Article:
The Guardian Deletes Osama Bin Laden Letter After TikTok Panic

The Guardian has taken down a letter written by Osama bin Laden after it inspired social media posts co-signing his critique of the United States.

The outlet replaced a transcript of the jihadist’s 2002 “letter to the American people” with a context note after a surge of related TikToks made it the second-most-viewed page on the site Wednesday.

In place of the 4000-word letter, The Guardian’s link now reads, “This page previously displayed a document containing, in translation, the full text of Osama bin Laden’s ‘letter to the American people’, which was reported in the Observer on Sunday 24 November 2002. The document, which was published here on the same day, was removed on 15 November 2023.”

While it is rare for news outlets to remove reporting and primary documents like letters outright, The Guardian said it made the decision to pull the document after seeing it circulated “without its original context.”

The letter, in part, blames the Sept. 11 attacks on America’s support for Israel and its continued involvement in the Middle East. Experts who spoke to The Washington Post also called it “a kind of core doctrinal text” for both al Qaeda and the Islamic State.

As of Thursday, a search for #lettertoamerica showed TikTok videos with 14.2 million views, according to The New York Times.

“The transcript published on our website 20 years ago has been widely shared today on social media without its original context,” Matt Mittenthal, a spokesperson for The Guardian, told the Times.

“Therefore we have decided to take it down and direct readers to the news article that originally contextualized it instead,” he continued, referring to excerpts of the letter in a piece about the United States’ response.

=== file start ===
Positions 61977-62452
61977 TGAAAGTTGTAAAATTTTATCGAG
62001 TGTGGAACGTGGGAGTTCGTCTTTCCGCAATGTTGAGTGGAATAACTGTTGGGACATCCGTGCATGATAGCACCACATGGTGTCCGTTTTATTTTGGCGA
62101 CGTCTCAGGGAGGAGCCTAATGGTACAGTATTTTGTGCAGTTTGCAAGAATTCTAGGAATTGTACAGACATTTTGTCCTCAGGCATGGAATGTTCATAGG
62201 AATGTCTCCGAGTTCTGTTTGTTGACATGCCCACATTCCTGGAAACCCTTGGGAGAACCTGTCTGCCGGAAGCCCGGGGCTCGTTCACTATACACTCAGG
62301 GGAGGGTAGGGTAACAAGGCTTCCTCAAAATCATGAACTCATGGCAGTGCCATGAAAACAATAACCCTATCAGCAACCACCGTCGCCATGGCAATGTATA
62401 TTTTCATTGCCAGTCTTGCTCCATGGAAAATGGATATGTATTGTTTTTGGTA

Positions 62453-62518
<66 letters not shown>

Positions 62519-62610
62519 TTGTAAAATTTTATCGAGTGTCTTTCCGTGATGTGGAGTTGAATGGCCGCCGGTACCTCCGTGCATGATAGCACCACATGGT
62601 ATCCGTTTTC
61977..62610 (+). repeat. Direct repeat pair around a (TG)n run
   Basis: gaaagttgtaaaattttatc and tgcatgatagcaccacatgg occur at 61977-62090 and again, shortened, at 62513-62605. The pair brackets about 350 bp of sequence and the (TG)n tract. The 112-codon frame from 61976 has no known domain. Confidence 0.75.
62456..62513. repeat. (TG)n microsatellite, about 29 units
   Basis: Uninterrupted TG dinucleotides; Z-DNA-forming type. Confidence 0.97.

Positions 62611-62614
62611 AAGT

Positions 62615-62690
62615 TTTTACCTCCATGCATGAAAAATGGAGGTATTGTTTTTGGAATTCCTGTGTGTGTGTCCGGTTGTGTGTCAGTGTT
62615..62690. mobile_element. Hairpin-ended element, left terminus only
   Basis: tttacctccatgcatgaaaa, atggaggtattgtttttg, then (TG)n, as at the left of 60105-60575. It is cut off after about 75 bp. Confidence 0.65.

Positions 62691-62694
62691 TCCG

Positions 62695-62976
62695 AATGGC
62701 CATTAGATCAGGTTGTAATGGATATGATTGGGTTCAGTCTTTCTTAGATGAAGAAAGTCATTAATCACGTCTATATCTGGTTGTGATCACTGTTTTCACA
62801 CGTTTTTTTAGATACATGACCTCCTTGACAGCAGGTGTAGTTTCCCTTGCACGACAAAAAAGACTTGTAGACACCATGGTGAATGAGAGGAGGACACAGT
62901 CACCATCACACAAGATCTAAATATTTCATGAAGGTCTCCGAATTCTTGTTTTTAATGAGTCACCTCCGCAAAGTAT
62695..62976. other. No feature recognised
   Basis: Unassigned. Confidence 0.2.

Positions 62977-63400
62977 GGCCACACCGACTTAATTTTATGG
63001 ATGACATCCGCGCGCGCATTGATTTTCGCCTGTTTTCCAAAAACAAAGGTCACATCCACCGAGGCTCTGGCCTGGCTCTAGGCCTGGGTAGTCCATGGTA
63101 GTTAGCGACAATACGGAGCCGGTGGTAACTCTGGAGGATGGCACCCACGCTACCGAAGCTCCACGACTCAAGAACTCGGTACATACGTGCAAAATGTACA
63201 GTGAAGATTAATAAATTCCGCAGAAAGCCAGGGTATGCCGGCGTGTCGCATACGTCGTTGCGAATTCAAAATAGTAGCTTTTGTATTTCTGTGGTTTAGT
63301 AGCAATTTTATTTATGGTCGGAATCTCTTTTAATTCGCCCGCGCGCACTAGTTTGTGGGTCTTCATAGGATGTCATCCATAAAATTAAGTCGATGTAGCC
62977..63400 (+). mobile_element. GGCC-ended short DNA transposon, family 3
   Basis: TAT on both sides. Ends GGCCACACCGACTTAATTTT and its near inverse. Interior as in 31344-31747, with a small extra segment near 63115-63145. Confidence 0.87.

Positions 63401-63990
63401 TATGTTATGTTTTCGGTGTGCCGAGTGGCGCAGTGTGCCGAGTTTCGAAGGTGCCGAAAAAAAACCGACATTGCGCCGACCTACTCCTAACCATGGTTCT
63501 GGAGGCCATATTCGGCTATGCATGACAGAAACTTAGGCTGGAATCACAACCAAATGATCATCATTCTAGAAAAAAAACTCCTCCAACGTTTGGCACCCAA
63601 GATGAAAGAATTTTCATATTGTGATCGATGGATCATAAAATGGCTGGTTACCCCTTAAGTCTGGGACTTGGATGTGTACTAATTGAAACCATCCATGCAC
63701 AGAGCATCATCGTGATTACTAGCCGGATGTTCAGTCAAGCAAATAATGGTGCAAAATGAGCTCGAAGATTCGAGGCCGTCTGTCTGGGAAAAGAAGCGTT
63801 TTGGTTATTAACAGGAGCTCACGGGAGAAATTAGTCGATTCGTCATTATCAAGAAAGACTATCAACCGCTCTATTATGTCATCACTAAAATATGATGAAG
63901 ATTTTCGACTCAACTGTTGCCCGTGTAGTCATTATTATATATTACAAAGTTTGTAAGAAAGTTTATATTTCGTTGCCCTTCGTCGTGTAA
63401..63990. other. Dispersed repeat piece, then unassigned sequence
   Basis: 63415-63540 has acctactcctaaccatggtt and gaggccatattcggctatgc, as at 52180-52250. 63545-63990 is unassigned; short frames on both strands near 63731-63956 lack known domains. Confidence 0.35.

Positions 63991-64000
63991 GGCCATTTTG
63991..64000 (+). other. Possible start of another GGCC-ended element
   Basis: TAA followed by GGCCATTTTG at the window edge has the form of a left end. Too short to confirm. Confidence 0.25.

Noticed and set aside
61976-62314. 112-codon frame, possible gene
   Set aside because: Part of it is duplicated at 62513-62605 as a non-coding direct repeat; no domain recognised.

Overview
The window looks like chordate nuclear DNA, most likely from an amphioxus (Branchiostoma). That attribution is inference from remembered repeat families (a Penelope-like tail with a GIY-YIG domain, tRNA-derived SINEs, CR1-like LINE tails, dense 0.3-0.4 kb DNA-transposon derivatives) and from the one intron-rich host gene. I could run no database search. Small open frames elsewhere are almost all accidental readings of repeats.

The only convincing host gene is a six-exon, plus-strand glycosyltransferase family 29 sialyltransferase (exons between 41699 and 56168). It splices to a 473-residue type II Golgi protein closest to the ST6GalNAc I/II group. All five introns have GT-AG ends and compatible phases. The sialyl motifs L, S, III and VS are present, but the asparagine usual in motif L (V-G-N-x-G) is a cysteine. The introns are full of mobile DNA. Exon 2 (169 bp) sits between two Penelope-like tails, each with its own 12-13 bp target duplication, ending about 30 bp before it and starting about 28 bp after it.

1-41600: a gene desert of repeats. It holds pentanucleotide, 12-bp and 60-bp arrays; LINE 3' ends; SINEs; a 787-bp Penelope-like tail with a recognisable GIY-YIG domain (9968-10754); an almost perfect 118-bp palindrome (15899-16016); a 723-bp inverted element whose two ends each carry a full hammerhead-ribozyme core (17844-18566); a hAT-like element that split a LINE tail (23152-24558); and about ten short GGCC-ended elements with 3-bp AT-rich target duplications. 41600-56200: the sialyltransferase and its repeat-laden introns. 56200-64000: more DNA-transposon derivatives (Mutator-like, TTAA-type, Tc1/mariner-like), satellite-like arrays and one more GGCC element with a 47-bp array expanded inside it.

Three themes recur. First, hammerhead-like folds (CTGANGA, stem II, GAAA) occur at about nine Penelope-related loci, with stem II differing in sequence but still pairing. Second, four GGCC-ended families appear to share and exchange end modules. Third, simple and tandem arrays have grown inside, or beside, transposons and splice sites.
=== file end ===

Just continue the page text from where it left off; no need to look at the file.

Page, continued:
The Guardian’s reaction to the TikTok trend may have elevated what was actually a small sample of posts.

While a search for “letter to the American people” yielded dozens of videos, most were about The Guardian’s decision to delete the letter.

On Thursday, TikTok addressed bin Laden posts in a tweet, saying that the content “clearly violates our rules on supporting any form of terrorism.”

“We are proactively and aggressively removing this content and investigating how it got onto our platform,” the platform said. “The number of videos on TikTok is small and reports of it trending on our platform are inaccurate. This is not unique to TikTok and has appeared across multiple platforms and the media.”

A 2002 letter written by Osama bin Laden recently resurfaced on TikTok, prompting The Guardian to pull the text amid a minor moral panic.
A 2002 letter written by Osama bin Laden recently resurfaced on TikTok, prompting The Guardian to pull the text amid a minor moral panic.

A 2002 letter written by Osama bin Laden recently resurfaced on TikTok, prompting The Guardian to pull the text amid a minor moral panic.

On the same day, the White House denounced any type of support for the letter in a statement from Deputy Press Secretary Andrew Bates.

“There is never a justification for spreading the repugnant, evil, and antisemitic lies that the leader of al Qaeda issued just after committing the worst terrorist attack in American history,” he told HuffPost, adding that “no one should ever insult the 2,977 American families still mourning loved ones by associating themselves with the vile words of Osama bin Laden.”

Charlie Winter, a specialist in jihadist affairs, told The Washington Post that videos expressing sympathy for bin Laden appeared to be cherry-picking from the text, which also calls for genocide and “indiscriminate acts of violence against civilians.”

“It’s not the letter that is going viral. It’s a selective reading of parts of the letter that’s going viral,” he said. “And I don’t know whether it’s because people aren’t actually reading it or, when they’re reading it, they’re reading the bits that they want to see or, you know, the bits that they want to see are sinking in.”

The Guardian’s decision comes amid debates about social media’s role in global affairs, like the ongoing conflict between Israel and Hamas.

During last week’s Republican presidential primary debate, former New Jersey Gov. Chris Christie said TikTok was “polluting the minds of American young people” with “antisemitic, horrible stuff that their algorithms were pushing out at a gargantuan rate.”

The app, which is owned by Chinese company ByteDance, addressed the accusations in a blog post on Monday, where it called evidence of its supposed pro-Palestinian agenda a “mischaracterization” of available user data, like the number of tags or likes a post has.